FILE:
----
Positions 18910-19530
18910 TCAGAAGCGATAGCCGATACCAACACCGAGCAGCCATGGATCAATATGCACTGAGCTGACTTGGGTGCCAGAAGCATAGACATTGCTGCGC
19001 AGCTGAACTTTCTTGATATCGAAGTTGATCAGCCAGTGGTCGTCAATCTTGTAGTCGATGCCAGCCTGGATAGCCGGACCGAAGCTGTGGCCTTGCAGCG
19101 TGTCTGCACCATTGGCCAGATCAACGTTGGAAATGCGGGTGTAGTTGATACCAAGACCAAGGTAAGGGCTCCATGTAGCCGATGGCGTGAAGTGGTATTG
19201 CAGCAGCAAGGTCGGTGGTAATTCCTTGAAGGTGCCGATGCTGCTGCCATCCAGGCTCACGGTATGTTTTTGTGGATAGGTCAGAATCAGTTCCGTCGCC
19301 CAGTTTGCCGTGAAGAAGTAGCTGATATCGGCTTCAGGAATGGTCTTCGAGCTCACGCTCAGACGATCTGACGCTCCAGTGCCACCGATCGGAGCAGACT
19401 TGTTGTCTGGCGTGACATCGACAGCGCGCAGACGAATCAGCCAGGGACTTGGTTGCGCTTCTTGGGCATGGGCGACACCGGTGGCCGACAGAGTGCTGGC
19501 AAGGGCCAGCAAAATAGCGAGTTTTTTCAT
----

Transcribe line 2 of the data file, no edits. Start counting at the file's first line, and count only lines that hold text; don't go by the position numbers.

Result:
18910 TCAGAAGCGATAGCCGATACCAACACCGAGCAGCCATGGATCAATATGCACTGAGCTGACTTGGGTGCCAGAAGCATAGACATTGCTGCGC